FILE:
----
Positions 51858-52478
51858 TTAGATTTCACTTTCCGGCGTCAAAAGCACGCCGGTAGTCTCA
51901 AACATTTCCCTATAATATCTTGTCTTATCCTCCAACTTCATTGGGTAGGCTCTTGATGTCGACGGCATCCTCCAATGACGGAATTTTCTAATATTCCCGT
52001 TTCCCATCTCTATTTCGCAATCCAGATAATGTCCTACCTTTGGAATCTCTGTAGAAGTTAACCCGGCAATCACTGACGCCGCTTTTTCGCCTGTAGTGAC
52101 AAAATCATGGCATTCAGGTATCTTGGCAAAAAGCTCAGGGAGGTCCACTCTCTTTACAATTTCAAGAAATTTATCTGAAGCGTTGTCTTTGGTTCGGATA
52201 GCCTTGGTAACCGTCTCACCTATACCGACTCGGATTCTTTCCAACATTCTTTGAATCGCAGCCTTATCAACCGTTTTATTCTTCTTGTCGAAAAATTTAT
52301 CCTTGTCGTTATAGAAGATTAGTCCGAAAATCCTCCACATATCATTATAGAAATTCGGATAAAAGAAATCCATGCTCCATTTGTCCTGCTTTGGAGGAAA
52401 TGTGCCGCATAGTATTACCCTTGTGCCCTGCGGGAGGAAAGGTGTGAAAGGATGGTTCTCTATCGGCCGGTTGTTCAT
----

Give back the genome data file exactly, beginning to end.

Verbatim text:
Positions 51858-52478
51858 TTAGATTTCACTTTCCGGCGTCAAAAGCACGCCGGTAGTCTCA
51901 AACATTTCCCTATAATATCTTGTCTTATCCTCCAACTTCATTGGGTAGGCTCTTGATGTCGACGGCATCCTCCAATGACGGAATTTTCTAATATTCCCGT
52001 TTCCCATCTCTATTTCGCAATCCAGATAATGTCCTACCTTTGGAATCTCTGTAGAAGTTAACCCGGCAATCACTGACGCCGCTTTTTCGCCTGTAGTGAC
52101 AAAATCATGGCATTCAGGTATCTTGGCAAAAAGCTCAGGGAGGTCCACTCTCTTTACAATTTCAAGAAATTTATCTGAAGCGTTGTCTTTGGTTCGGATA
52201 GCCTTGGTAACCGTCTCACCTATACCGACTCGGATTCTTTCCAACATTCTTTGAATCGCAGCCTTATCAACCGTTTTATTCTTCTTGTCGAAAAATTTAT
52301 CCTTGTCGTTATAGAAGATTAGTCCGAAAATCCTCCACATATCATTATAGAAATTCGGATAAAAGAAATCCATGCTCCATTTGTCCTGCTTTGGAGGAAA
52401 TGTGCCGCATAGTATTACCCTTGTGCCCTGCGGGAGGAAAGGTGTGAAAGGATGGTTCTCTATCGGCCGGTTGTTCAT